OCC says derivatives revenues, notionals down

The OCC’s quarterly Bank Derivatives report, which compiles data from 369 US commercial banks, also showed that the JP Morgan Chase merger caused the overall notional value of derivatives to decrease by $5.9 trillion, to $45.4 trillion, during the same period. However, the combined notional volumes of all other banks actually increased by $1 trillion.

More than half the total notional volume, $23.2 trillion, is attributable to JP Morgan Chase, the report states. However, the report does not include data from non-US institutions, some of which, like Deutsche Bank, are among the world’s largest derivatives dealers.

Mike Brosnan, the OCC’s deputy comptroller for risk evaluation, attributed the drop in revenues to softening in the US economy, caused primarily by events of September 11th and the Enron debacle.

During the fourth quarter banks charged-off $296 million from credit exposures associated with derivatives. Apart from the third quarter 1998, when they wrote off $445 million due to the Long Term Capital Management crisis, this is the largest quarterly charge-off logged in the past 10 years.

The OCC’s Brosnan said that the charge-offs came as a result of the wider economic downturn as corporate bankruptcies and defaults increased. However he added that thus far the losses had been very small relative to bank earnings and capital levels.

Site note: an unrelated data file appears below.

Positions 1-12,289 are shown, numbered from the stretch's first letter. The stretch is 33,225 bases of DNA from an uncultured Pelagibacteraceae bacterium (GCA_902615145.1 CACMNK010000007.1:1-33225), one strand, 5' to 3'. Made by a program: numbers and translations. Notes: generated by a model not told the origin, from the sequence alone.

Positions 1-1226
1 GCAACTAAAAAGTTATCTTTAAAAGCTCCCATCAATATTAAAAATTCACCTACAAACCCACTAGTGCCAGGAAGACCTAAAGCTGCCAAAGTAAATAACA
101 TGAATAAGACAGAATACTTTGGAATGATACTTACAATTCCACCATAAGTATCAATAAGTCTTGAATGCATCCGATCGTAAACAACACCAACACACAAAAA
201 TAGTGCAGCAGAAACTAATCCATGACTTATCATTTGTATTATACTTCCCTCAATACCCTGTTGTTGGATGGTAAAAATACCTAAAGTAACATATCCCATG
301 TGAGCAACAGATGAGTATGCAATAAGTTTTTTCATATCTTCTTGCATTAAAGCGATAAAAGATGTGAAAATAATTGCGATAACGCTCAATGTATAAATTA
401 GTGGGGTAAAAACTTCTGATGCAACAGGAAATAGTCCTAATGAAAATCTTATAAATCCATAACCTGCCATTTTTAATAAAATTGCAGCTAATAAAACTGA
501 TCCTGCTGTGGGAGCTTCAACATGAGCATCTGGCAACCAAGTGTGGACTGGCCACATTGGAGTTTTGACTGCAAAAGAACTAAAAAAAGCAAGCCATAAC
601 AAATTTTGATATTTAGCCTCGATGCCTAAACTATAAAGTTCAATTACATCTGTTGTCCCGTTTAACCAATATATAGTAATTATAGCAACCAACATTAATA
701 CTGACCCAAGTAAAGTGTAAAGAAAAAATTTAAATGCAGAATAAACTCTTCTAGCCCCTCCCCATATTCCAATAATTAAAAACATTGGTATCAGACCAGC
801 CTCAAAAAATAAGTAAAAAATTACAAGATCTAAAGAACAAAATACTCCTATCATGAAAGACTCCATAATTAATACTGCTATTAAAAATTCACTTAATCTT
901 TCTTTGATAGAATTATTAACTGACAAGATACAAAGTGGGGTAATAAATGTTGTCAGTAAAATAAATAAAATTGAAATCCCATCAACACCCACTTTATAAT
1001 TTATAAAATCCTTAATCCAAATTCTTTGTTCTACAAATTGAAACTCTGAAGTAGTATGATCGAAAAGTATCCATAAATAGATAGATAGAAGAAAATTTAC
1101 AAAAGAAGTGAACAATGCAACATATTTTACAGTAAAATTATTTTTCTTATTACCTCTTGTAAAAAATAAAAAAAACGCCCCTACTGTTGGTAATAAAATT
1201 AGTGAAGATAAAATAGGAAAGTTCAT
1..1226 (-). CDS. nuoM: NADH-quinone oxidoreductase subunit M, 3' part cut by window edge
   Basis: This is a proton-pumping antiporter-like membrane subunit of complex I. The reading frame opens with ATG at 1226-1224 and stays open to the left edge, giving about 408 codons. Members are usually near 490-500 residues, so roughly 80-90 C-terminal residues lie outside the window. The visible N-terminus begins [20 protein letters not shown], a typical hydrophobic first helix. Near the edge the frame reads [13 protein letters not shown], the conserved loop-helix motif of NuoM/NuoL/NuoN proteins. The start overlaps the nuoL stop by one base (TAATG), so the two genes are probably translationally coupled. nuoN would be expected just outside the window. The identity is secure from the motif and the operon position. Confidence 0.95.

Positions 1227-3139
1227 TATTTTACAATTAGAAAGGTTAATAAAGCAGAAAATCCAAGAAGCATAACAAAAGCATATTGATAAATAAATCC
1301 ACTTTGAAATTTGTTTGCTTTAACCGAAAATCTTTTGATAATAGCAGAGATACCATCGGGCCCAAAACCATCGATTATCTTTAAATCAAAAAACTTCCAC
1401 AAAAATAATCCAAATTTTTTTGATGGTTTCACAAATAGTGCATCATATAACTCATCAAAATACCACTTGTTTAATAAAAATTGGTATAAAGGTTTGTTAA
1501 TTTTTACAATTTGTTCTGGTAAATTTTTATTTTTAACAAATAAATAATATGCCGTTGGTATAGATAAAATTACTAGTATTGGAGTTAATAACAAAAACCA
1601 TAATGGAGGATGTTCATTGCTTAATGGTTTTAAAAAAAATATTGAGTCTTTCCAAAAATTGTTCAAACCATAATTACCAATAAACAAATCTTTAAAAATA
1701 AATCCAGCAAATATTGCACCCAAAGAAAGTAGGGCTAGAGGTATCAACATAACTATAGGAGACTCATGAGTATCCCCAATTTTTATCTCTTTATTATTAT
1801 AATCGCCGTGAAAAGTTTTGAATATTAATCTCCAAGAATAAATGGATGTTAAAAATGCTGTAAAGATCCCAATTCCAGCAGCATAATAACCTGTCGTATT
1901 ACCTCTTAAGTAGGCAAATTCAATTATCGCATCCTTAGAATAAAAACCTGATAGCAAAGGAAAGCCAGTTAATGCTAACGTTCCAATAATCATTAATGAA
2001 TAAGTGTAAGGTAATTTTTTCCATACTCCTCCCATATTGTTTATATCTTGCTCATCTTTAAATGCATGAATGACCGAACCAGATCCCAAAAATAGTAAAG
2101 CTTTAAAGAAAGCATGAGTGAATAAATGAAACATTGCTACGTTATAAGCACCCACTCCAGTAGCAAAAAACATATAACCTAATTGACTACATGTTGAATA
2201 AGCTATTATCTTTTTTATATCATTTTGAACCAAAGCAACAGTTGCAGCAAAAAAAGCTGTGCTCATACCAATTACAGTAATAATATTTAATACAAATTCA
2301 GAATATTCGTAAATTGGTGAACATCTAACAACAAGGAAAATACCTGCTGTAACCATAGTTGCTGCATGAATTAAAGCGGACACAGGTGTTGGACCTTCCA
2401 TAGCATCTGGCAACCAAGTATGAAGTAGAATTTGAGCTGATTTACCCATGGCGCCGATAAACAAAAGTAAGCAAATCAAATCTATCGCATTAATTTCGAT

Brosnan warned that continued credit worries in the market could mean more losses in 2002 and 2003. Total credit exposure, which consists of both the current mark-to-market exposure as well as potential future exposure, decreased by $77 billion in the fourth quarter, to $482 billion. This was largely due to the decline in notionals, caused by the JP Morgan Chase merger.

Interest rate contracts, which comprise 84% of the total notional amount, decreased by $4.8 trillion, to $38.3 trillion, from the previous quarter. Foreign exchange contracts decreased by $906 billion to $5.7 trillion, while equity, commodity and other contracts fell by $186 billion to $950 billion.

The only product to show an increase was credit derivatives, which grew by $35 billion to $395 billion.

“The recent spate of corporate bankruptcies have shown just how important credit derivatives can be as a risk hedging tool,” said Brosnan. “A number of banks have collected on these contracts, reducing the severity of the downturn’s impact on their overall asset quality. Contracts that triggered payments have been settled fairly smoothly, a further positive sign of the market’s development.”

Although credit derivatives volumes grew, they still only account for 0.87% of the overall market.

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